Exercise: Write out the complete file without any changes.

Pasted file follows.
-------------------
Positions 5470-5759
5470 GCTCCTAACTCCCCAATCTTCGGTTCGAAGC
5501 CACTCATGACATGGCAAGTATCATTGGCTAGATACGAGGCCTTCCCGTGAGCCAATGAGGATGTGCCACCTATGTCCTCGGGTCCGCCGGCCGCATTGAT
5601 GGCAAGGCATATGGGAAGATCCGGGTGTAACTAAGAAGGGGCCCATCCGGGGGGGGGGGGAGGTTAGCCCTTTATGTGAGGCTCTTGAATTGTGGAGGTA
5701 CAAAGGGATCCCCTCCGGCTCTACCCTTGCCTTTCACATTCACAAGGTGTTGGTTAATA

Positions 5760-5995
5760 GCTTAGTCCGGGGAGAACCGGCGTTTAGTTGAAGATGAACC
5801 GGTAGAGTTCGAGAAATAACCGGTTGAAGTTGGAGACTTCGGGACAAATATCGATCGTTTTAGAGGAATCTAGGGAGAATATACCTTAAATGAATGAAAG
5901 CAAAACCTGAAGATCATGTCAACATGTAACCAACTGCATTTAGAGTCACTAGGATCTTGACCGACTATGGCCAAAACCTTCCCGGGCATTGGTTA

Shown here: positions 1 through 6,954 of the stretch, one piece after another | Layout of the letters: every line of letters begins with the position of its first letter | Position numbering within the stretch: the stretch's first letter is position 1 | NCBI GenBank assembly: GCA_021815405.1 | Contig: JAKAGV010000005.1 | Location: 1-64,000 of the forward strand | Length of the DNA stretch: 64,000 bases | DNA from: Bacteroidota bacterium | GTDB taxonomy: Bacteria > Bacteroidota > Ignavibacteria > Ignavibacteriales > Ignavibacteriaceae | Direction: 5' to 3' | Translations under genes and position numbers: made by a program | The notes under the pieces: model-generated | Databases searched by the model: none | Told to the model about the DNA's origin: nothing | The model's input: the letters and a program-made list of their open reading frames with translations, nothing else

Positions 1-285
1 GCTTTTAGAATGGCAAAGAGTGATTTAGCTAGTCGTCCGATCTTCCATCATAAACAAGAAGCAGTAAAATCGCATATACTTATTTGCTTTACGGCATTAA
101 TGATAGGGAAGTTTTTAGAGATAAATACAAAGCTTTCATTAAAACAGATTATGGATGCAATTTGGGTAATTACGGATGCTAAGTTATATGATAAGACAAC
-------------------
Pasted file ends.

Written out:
Positions 5470-5759
5470 GCTCCTAACTCCCCAATCTTCGGTTCGAAGC
5501 CACTCATGACATGGCAAGTATCATTGGCTAGATACGAGGCCTTCCCGTGAGCCAATGAGGATGTGCCACCTATGTCCTCGGGTCCGCCGGCCGCATTGAT
5601 GGCAAGGCATATGGGAAGATCCGGGTGTAACTAAGAAGGGGCCCATCCGGGGGGGGGGGGAGGTTAGCCCTTTATGTGAGGCTCTTGAATTGTGGAGGTA
5701 CAAAGGGATCCCCTCCGGCTCTACCCTTGCCTTTCACATTCACAAGGTGTTGGTTAATA

Positions 5760-5995
5760 GCTTAGTCCGGGGAGAACCGGCGTTTAGTTGAAGATGAACC
5801 GGTAGAGTTCGAGAAATAACCGGTTGAAGTTGGAGACTTCGGGACAAATATCGATCGTTTTAGAGGAATCTAGGGAGAATATACCTTAAATGAATGAAAG
5901 CAAAACCTGAAGATCATGTCAACATGTAACCAACTGCATTTAGAGTCACTAGGATCTTGACCGACTATGGCCAAAACCTTCCCGGGCATTGGTTA

Shown here: positions 1 through 6,954 of the stretch, one piece after another | Layout of the letters: every line of letters begins with the position of its first letter | Position numbering within the stretch: the stretch's first letter is position 1 | NCBI GenBank assembly: GCA_021815405.1 | Contig: JAKAGV010000005.1 | Location: 1-64,000 of the forward strand | Length of the DNA stretch: 64,000 bases | DNA from: Bacteroidota bacterium | GTDB taxonomy: Bacteria > Bacteroidota > Ignavibacteria > Ignavibacteriales > Ignavibacteriaceae | Direction: 5' to 3' | Translations under genes and position numbers: made by a program | The notes under the pieces: model-generated | Databases searched by the model: none | Told to the model about the DNA's origin: nothing | The model's input: the letters and a program-made list of their open reading frames with translations, nothing else

Positions 1-285
1 GCTTTTAGAATGGCAAAGAGTGATTTAGCTAGTCGTCCGATCTTCCATCATAAACAAGAAGCAGTAAAATCGCATATACTTATTTGCTTTACGGCATTAA
101 TGATAGGGAAGTTTTTAGAGATAAATACAAAGCTTTCATTAAAACAGATTATGGATGCAATTTGGGTAATTACGGATGCTAAGTTATATGATAAGACAAC